How much working capital is needed? There is no ‘right or wrong’ answer. The profitability and size of the portfolio, ongoing maintenance needs, the tenants’ payment record, any reliable borrowing facilities, and the investor’s risk appetite all play a part. Many investors start with a simple figure such as £1k per property, and then tweak the total to reflect their own experience over time.
Other record-keeping – KISS principle
The KISS Principle, of course, stands for ‘Keep It Simple, Stupid!’ Sound advice where business records are concerned. The following is a quick summary of a simple ‘filing system’ for a property investor:
File #1 – Current AST & Tenant Documentation File
This simple lever-arch file contains file dividers for each property, with the landlord’s copy of the current Tenancy Agreement (AST) in each section, Inventory Check-In Report, along with the tenancy application. This means all current tenant information is immediately to hand – these original documents are valuable, especially in the event of rent arrears court action or a need to involve a guarantor.
Investors that have cause to use the County Court in relation to a tenancy will be glad they looked after their original copy tenancy documents!
File #2 – Current Certificates File
This file contains the key safety documentation for each property: CP12 Gas Safety cert, NICEIC electrical certs, Fire Safety certs etc. Also, building insurance policies, white goods policies, and the like. There is nothing like a fire at a property to strike fear into a landlord & prompt two checks – (1) was there a Gas Safety Certificate in place, and (2) is the property insurance going to pay out! Trust me – you want to be able to find these certificates quickly!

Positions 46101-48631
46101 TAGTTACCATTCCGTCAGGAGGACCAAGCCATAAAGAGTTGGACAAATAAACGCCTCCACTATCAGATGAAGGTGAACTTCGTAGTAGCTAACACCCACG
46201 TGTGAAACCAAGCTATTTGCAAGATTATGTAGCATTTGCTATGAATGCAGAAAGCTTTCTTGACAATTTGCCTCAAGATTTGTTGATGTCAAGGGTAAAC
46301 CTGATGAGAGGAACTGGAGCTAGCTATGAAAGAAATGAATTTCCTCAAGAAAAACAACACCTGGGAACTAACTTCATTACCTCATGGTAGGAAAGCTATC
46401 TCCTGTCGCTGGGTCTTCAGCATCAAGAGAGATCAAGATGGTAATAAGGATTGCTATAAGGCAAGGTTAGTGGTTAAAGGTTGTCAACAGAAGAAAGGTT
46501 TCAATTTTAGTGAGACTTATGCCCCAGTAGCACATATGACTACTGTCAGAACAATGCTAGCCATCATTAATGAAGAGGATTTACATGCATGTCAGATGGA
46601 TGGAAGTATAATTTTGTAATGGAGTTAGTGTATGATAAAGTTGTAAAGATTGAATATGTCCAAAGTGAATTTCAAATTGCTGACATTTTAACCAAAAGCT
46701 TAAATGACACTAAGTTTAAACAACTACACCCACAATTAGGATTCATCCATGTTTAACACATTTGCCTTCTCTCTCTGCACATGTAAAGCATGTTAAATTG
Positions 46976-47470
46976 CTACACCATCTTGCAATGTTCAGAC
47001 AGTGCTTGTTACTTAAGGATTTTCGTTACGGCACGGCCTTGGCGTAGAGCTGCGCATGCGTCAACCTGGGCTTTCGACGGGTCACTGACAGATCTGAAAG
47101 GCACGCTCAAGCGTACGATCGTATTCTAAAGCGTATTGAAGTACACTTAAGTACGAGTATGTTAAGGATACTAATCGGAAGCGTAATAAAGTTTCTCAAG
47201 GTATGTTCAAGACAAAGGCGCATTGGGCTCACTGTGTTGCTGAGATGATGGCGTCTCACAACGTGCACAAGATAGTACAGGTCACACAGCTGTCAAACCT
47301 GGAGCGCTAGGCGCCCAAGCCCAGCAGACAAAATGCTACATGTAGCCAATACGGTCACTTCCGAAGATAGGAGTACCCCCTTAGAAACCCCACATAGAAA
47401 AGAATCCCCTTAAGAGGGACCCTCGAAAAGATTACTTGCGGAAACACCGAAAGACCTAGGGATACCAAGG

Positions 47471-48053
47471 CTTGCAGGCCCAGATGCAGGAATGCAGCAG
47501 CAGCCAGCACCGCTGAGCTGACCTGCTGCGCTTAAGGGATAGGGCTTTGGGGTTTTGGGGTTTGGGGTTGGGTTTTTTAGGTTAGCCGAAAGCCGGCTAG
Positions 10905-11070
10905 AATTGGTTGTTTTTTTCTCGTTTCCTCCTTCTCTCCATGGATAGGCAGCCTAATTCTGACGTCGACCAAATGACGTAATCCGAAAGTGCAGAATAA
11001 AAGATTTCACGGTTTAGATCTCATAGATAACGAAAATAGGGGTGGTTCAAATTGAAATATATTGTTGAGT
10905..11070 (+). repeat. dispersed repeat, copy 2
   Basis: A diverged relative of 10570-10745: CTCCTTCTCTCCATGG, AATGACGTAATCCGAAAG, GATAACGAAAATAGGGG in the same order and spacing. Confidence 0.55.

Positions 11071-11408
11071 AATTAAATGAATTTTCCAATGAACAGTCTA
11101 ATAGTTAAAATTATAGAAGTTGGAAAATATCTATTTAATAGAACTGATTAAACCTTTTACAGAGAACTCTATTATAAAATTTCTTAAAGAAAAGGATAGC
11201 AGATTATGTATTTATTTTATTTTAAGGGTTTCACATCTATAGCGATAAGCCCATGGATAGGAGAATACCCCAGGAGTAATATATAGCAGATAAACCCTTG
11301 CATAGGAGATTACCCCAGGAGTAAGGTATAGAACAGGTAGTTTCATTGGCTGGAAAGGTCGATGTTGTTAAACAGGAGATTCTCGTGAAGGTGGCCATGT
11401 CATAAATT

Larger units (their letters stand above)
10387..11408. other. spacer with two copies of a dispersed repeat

File #3 – Current purchase invoice file (& rent statements)
Original ‘Purchase invoices’ should be numbered sequentially and filed. If it’s not obvious which property the invoice relates to, mark the invoice with the property address. General bills that don’t relate to one property can be marked as ‘general’. The reference for each invoice can be added to the Cashflow Tracker so that individual expenses can be easily found. Rent statements from Letting Agents are also stored in this file.
File #4 – A ‘Permanent File’
This file contains everything else – purchase documents, old mortgage and remortgage offers, deeds, legal papers, old CP12s & certificates etc. As each tenant moves out, and each certificate expires, and each tax year ticks over into the next, old papers can be moved into the permanent file. This file can be kept in storage (the loft?) & added to as the ‘current files’ are cleared out – perhaps every year.
This file will prove useful – for example, when defending a tax investigation, or checking back through old expenses, or even in defending a Court action.
Managing cashflow effectively and putting in place ‘back-office’ systems is often neglected as the day-to-day business of property investing takes priority. Most businesses that fail, including property businesses, do so as a result of poor cashflow management, and inadequate business process. It’s a surprisingly pleasant feeling once these systems and processes are set-up, and operating – and makes for an easier life for the investor – but does require a bit of effort. The glamorous life of a landlord, hey?!
While there is software available, it’s often expensive and inflexible – however, readers can download a FREE Property Cashflow Tracker.